My good friend Sonya Belaya wrote a really beautiful guest post about today’s song:
Sufjan Stevens’ seventh album “Carrie and Lowell” reveals the possibility of turning darkness into something honest and powerful. These eleven laments seek to find answers during a very private struggle for Sufjan— reflecting on life, death, and finding God after the death of his mother who abandoned him. Sufjan quietly retreated to find these answers in simple orchestrations and haunting poetry that dive into a place of unapologetic grief. There is something very powerful about an artist who has found success on a mainstream level and releases music stripped bare. This shows the world that there is necessity in such vulnerability. To be this vulnerable is to know we are alive.
The sixth song in this cycle, “Fourth of July”, is a reflection on the night his mother died. Sufjan quietly cries and croons his love for the woman who bore him, the woman who weaved in and out of his life until her death. The words feel close, **like a private conversation occurring with the listener eavesdropping. He calls her many tender names: “dragonfly”, “star in the sky”, “my little Versailles”. These words are weighted, full of nostalgia and regret; realizations of how small we are in death. “Tell me what did you learn from the Tillamook Burn? or the Fourth of July?” He poses a question without answer. Life is utter destruction and infinite joy.
I remember meeting Justine Aronson in a cafe in midtown and immediately inviting her to a party at my house that night. She’s just that kind of person. Turns out she’s a great singer too, and will sing half our show with NYFOS.
I really adore this little John Cage song, “The Wonderful Widow of Eighteen Springs.” It’s a setting of Joyce’s Ulysses and goes against every kind of traditional text setting I can think of -— it sort of deals with Joyce words but not really, it’s just cycles through the same pitches over and over again. And yet it works — the almost Virgil Thomson-like plainness of the music lets me soak up the text and the inherent musicality in the words (I was once told if you don’t understand Joyce, read it aloud).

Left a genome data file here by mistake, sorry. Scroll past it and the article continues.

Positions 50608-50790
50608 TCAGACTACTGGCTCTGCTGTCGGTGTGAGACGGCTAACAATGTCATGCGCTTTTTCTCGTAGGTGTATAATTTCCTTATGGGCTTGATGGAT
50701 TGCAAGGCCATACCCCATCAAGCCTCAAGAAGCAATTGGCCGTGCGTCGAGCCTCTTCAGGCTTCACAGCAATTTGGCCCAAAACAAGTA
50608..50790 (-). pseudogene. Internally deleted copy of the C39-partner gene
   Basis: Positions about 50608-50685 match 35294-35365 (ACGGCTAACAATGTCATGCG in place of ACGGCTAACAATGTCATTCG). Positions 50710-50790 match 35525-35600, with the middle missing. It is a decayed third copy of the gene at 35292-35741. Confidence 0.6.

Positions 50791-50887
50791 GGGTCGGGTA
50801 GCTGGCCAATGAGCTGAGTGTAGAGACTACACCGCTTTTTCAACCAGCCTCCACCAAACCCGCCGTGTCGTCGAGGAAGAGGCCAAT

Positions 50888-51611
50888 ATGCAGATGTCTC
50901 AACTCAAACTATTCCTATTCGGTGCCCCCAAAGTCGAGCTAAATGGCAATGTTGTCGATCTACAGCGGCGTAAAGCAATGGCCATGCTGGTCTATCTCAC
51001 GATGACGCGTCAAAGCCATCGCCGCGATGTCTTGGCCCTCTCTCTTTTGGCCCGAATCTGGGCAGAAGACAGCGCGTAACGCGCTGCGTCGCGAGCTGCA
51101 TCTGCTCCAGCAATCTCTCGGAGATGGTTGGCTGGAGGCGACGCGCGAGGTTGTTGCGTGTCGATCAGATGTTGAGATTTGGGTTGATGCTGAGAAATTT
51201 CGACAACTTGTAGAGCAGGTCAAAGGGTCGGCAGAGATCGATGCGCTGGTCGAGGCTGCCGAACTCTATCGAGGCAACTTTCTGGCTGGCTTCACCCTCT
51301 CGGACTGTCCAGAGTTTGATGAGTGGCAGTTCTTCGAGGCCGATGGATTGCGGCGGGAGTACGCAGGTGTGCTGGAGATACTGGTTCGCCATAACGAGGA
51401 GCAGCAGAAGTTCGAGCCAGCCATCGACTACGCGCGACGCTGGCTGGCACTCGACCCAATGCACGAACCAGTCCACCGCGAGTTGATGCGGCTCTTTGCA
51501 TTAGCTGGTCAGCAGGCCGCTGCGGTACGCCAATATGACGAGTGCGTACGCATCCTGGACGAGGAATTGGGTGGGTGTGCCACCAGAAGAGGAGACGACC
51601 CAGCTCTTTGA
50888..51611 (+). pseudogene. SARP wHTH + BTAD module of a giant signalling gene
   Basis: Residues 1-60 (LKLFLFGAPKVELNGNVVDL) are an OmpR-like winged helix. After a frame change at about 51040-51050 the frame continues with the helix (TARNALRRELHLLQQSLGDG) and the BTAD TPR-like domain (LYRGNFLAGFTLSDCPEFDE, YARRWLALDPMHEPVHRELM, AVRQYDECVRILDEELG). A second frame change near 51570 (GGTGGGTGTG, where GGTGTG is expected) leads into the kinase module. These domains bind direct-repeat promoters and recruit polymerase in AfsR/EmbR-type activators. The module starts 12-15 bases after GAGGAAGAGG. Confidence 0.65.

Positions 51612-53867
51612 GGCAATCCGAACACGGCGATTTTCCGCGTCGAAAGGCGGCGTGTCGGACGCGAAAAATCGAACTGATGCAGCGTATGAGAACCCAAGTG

Jacob Cooper is a fellow member of Sleeping Giant, my composers’ collective. I was really hoping to get his music on the show, but alas nothing quite fit. So I’m featuring this really beautiful song of his. Unlike Bon Iver, the voice is not transformed. Instead a lost sample of La bohème is transformed into a pulsing and repeated chord. The text itself is beautiful (by Dora Malech) and was commissioned by Cooper in a reaction to a poem by Basho—unifying the entire song cycle.
“Unspun” by Jacob Cooper from Silver Threads
Read more about the song and its construction here.
Get the album here from Nonesuch.
I love Kanye. I also love “I love Kanye“. Lots of folks can’t stand him but something I fundamentally love about him is his blatant appropriation/re-adaptation of older materials. In “Blood on the Leaves” he pulls one of the most audacious moves I can think of — sampling the very famous recording of Nina Simone singing Billie Holiday’s “Strange fruit” and combines it with TNGHT’s “R U Ready“.
It’s a a miracle it works. God knows how, but Kanye’s voracious curiosity and blending is something I really love about a lot of the music on the show. It’s also Ted Hearne’s favorite Kanye song.
Kanye West – Blood on the Leaves
If there’s two things I love in music, it’s weird sounds, and beautiful harmonies; and the power of what happens when they’re mixed together. “715 – CR∑∑KS” is a perfect example of both. Throwing his voice into a vocoder, Justin Vernon of Bon Iver transforms his voice into a virtual choir, but not without the artifacted nature of these vocal transformations revealing the fundamental fragility of the intentions of its protagonist.
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